A sharp retort from Governor CV Ananda Bose on Saturday, indicative of his initiation of dramatic steps in the state’s higher education sector in his capacity as Chancellor of state-run universities by the end of the day, with respect to Bengal education minister Bratya Basu’s statements made a day before set the rumour mills rolling on Saturday.
Asked to respond to minister Bratya Basu’s remark made on Friday where he accused the Governor of acting arbitrarily and unilaterally on the lines of Muhammad Bin Tughlaq, the despot from the Middle Ages, Bose remarked: “I am glad that I am acting. Wait for the stroke of the midnight hour today. You will see what action is (all about).”
Bose’s comment suggested more announcements, perhaps even more dramatic than the controversial appointments he has given so far, is likely to follow before midnight.
The minister too, took to social media to debunk the Governor statements and obliquely called him “new vampire in the town”.
“ 'See till midnight, see the action' BEWARE! BEWARE! BEWARE! New Vampire in the town! Citizens please watch yourselves. Eagerly waiting for the 'Rakkhas Prahar', according to Indian Mythology," Basu’s statement, sarcastically quoting the Governor’s remarks but without mentioning his name directly, read.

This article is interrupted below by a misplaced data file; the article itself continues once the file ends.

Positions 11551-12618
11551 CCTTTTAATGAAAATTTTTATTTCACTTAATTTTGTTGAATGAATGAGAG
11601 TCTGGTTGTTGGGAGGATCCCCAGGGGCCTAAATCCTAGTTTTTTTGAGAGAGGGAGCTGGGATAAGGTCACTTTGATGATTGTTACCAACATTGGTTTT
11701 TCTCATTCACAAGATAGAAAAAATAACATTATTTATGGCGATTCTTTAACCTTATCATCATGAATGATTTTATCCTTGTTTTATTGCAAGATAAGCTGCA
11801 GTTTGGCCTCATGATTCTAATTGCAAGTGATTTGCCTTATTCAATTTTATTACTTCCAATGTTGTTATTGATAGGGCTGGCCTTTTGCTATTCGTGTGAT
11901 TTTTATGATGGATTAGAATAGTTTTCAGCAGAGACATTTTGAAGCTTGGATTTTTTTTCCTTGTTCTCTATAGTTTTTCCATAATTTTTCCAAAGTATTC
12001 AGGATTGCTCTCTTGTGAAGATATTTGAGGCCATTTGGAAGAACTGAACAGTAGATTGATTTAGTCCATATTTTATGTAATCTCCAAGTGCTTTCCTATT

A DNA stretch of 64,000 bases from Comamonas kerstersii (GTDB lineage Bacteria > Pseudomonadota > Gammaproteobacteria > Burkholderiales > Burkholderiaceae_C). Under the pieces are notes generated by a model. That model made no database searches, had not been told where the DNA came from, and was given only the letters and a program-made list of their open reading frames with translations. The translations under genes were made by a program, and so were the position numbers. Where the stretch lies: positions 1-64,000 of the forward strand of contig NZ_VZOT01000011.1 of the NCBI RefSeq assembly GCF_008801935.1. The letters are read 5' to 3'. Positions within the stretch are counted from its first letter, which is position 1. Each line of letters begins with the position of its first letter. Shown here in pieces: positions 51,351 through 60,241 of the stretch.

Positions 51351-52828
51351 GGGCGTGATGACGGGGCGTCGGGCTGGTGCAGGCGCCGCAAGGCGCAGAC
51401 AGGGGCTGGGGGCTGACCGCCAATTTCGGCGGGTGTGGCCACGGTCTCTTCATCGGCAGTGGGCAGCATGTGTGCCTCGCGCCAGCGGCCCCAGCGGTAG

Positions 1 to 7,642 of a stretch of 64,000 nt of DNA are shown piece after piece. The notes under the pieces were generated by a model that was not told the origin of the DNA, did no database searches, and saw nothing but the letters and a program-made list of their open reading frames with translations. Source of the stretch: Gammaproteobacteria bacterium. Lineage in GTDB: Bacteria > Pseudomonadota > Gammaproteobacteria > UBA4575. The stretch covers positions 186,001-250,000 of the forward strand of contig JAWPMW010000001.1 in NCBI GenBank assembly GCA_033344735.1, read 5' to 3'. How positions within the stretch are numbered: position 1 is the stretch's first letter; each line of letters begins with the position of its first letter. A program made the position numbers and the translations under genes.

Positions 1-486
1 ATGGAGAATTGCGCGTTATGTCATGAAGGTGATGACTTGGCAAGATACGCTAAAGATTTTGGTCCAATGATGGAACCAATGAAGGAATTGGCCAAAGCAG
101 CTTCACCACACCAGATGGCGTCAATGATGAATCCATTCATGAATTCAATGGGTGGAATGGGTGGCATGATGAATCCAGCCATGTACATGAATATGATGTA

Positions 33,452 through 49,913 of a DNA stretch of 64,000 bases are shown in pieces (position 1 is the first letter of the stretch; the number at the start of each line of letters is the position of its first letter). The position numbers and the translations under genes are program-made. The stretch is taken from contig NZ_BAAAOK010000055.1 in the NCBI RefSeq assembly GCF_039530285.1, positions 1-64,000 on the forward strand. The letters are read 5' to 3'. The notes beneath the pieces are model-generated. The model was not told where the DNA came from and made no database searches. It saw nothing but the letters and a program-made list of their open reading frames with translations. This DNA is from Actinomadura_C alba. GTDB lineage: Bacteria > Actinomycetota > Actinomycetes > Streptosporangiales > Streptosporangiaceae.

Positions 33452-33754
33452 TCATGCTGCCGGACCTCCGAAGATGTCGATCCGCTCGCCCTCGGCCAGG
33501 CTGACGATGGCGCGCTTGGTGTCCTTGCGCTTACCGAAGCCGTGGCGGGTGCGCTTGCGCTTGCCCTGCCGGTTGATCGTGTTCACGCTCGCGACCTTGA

The war of words marked a new low in the state-governor relationship which has sharply declined in the last month or so over the Chancellor’s appointments of stop-gap vice chancellors across state-aided universities leading to not just sharp responses from the state higher education department and even state-aligned former vice chancellors, but also from chief minister Mamata Banerjee, where she threatened Bose of holding a dharna before the Raj Bhavan gates.
Speaking to reporters on Friday the minister accused the Governor of “intimidating” registrars of state-aided universities and forcing them to abstain from a meeting convened by him.
Only 12 registrars out of 31 attended the meeting on Friday, after Bose had accused the education department of “threat/intimidation” that allegedly forced five officiating vice-chancellors handpicked by him to resign.
“He is making these allegations and is trying to act like a saviour of Bengal, a new messiah of sorts. But he is acting with impunity when it comes to indulging in nepotism, partisan acts and insulting the mandate of the people of Bengal. At the same time he is acting like a good human, and trying to flaunt his Bangla speaking skills by pointing fingers at the state government by taking cues from a teleprompter,” the minister said, perceptively referring to a video statement from the Governor, parts of which were spoken in Bangla, where he vowed to end “corruption in higher education institutions”.
“I had initially thought this would be his temporary whim. I didn’t realize he would act like (Muhammed Bin) Tughlaq. I thought he would act like (Alauddin) Khalji and his temporary ventures. I didn’t anticipate he would become a Tughlaq,” the minister had said.